ELL: Tr : arsclist how to archive your language and other matters

Brian Levy xernaut at YAHOO.COM
Wed Oct 18 06:32:47 UTC 2000

M. Perrot,
Je n'ai pas reçu votre message.  Est ce que vous pourriez le renvoyer

                          Brian Levy

At 09:30 PM 10/17/2000 +0200, you wrote:

>De : Brian Levy <xernaut at yahoo.com>
>À : ARSCLIST at galileo.cc.rochester.edu
>Objet : arsclist how to archive your language and other matters
>Date : Lun 16 oct 2000 1:45
>Hello all,
>I would like to introduce myself.  My name is Brian Levy, and I work with 
>the Caddo Indian Tribe of Oklahoma as a Cultural Preservation Activist 
>(for wont of a better title to describe my job).  Basically I am helping 
>the tribe create a permanent archive of songs, dances, oral history in 
>English, and, quite importantly, since the tribe is down to only about 
>twenty fluent speakers of the language now, we are recording to DAT all 
>manner of Caddo language, including stories, monologues, prayers, 
>conversation, etc.  We are creating a master archive of Caddo audio 
>materials, recording older analog recordings on reel to reel and analog 
>cassette, to CD directly, and copying all DAT tapes made since we began 
>using DAT two years ago, also to CD.  We make on blue dye copy on Mitsui 
>media (home audio type, not CDR computer type, using a Harmon Kardon CDR2 
>machine, we also make one gold dye Kodak CD home audio copy for a second 
>copy of our archive housed at a archive in Oklahoma.  A third copy is also 
>made on the same Mitsui blue dye (silver) CD's.  We may soon switch to 
>just using computer CDR's instead of the home audio type, since Tascam 
>makes a machine for under 100 dollars which is high quality and 
>recommended.  I consult with others doing similar work to this, and I am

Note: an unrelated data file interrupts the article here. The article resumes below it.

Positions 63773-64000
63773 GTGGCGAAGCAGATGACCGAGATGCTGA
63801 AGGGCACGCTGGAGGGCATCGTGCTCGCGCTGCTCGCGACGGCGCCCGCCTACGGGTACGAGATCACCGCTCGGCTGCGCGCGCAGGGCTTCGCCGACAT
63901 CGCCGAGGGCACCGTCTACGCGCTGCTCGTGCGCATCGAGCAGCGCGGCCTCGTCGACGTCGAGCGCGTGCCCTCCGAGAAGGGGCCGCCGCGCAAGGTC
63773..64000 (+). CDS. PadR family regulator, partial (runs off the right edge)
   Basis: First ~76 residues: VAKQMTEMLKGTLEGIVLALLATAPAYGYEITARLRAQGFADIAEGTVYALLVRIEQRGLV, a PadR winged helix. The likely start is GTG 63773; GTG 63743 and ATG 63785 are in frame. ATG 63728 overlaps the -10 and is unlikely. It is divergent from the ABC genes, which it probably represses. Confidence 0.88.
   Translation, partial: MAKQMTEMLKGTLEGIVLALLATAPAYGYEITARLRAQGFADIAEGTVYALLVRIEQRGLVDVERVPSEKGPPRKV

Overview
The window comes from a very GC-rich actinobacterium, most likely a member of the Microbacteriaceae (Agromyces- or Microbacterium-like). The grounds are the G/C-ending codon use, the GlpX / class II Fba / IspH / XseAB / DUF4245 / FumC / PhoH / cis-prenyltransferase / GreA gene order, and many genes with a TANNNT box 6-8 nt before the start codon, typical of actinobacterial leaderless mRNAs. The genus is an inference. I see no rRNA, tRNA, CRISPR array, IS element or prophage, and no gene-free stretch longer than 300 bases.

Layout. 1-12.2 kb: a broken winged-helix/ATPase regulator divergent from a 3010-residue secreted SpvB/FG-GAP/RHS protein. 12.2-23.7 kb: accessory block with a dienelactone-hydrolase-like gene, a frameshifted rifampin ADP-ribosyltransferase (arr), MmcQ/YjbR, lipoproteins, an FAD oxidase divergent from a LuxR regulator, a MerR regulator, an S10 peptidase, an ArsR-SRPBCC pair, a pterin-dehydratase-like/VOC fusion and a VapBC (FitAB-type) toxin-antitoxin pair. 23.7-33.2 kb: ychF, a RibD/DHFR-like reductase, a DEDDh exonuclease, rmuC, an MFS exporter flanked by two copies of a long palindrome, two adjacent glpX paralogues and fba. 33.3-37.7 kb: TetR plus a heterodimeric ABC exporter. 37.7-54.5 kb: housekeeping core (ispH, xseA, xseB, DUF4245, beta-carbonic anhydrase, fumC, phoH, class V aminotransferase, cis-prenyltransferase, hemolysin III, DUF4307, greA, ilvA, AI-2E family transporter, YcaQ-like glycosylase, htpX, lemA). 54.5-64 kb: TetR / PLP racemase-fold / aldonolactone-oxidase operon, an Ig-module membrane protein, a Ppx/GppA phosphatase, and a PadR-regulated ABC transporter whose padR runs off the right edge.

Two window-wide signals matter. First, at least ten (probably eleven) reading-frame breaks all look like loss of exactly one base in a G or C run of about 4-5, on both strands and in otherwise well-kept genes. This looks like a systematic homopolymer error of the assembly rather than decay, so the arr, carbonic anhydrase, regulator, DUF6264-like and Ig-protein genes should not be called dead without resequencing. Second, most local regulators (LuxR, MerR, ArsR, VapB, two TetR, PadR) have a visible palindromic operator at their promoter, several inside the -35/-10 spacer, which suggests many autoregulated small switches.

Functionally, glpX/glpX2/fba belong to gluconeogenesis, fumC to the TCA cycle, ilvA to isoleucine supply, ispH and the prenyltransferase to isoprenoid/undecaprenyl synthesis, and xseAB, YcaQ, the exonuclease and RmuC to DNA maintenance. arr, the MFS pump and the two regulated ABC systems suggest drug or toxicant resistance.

>on this and other lists.  I am trying to determine the archivability of 
>this strategy.  We have 110 CD's so far, and no stop in sight, as we have 
>tons of analog recordings to migrate, and are constantly making new DAT 
>We have a huge quantity of old Beta, VHS, Hi8, Super8, and now we use Sony 
>TCR-320 Digital 8 cams for all videoing of elders and dances. We are 
>waiting to know what is best for permanent archivability for these.  I am 
>guessing DVD-Rom burners, as opposed to DVD-Ram or such.  But listening to 
>some of your pros on these list servers, I am wondering.  We do not have 
>the budget to buy equipment costing 50k now, we are very limited on 
>budget, though we might could get a grant to use better equipment.
>I am just wondering what any of your folks also concerned with permanent 
>archivability of precious materials, both audio and video, would have to 
>say on our situation.  I would appreciate some advice.
>Some have suggested computer hard drive storage.  Some have said (such as 
>the Getty Museum in LA, and the Library of Congress, that no current 
>digital medium is considered archival.  Only old reel to reel tapes 
>quarter inch, are considered time safe.  Since who knows, they argue, if 
>any CD players will even be available in 500 years, whereas due to the 
>wide use of reel to reel all during twentieth century by broadcast media 
>etc, it will still be playable.  Plus when audio tapes deteriorate on 
>analog reel to reel they gradually degrade in quality at playback, 
>whereas, once digital degrades too far, the machines can no longer 
>decipher the one's and zero's and play the CD back at all.
>I know this is a long posting, but I wanted to introduce myself and the 
>work we are doing at the Caddo tribe, and hopefully get some guidance from 
>some more technically savvy folk...
>       Brian Levy
>Brian Levy
>Cultural Activist
>Kiwat Hasinay Foundation:
>Preserving Caddo Heritage
>211 W. Colorado Ave.
>Anadarko, OK  73005  USA
>(1) 405-247-5840

Brian Levy
Cultural Activist
Kiwat Hasinay Foundation:
Preserving Caddo Heritage
211 W. Colorado Ave.
Anadarko, OK  73005  USA
(1) 405-247-5840
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